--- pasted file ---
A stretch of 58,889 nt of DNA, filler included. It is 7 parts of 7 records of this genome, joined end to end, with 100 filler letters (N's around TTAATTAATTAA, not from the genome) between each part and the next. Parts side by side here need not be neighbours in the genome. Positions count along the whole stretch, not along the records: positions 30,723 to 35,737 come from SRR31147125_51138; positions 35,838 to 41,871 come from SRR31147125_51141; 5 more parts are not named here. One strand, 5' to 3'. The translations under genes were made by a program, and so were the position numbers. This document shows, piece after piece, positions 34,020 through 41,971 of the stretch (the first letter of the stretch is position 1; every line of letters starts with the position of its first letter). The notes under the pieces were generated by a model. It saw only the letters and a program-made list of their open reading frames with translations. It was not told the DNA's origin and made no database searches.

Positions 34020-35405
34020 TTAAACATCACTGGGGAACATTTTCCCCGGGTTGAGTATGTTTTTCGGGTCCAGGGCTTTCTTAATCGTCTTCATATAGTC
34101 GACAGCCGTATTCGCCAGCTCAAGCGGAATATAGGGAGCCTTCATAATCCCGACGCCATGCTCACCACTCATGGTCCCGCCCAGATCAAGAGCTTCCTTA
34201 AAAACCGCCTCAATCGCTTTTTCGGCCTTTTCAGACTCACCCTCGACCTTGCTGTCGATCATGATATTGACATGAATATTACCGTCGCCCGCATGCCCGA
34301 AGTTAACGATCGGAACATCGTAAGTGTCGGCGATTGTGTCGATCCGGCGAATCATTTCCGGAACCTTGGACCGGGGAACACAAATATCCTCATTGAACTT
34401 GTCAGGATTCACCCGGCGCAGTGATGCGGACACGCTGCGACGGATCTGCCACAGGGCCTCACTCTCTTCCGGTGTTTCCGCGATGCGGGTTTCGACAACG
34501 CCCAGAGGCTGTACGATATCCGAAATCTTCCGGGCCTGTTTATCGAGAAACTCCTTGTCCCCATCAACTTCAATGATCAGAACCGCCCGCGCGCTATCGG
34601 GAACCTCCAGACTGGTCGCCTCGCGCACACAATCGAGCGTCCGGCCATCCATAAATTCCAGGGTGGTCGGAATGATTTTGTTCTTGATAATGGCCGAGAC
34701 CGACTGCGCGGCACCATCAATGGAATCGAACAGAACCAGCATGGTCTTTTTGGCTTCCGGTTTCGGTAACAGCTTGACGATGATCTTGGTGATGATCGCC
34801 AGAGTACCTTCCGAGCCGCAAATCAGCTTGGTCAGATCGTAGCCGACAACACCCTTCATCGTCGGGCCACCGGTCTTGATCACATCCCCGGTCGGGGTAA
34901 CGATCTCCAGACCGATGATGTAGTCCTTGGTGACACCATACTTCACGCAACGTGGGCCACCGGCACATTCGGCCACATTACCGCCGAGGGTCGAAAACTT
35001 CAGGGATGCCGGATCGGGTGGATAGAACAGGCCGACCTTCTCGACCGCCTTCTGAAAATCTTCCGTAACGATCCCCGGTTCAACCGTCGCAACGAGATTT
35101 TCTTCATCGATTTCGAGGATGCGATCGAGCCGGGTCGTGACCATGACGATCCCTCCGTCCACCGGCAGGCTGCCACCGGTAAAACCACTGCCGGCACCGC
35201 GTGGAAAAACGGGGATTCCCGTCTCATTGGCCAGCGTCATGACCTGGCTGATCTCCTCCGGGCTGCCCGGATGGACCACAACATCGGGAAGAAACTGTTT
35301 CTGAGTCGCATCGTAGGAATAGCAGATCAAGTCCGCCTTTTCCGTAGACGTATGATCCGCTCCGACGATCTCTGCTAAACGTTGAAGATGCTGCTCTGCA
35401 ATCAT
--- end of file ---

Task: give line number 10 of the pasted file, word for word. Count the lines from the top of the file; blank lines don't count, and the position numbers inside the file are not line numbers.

34701 CGACTGCGCGGCACCATCAATGGAATCGAACAGAACCAGCATGGTCTTTTTGGCTTCCGGTTTCGGTAACAGCTTGACGATGATCTTGGTGATGATCGCC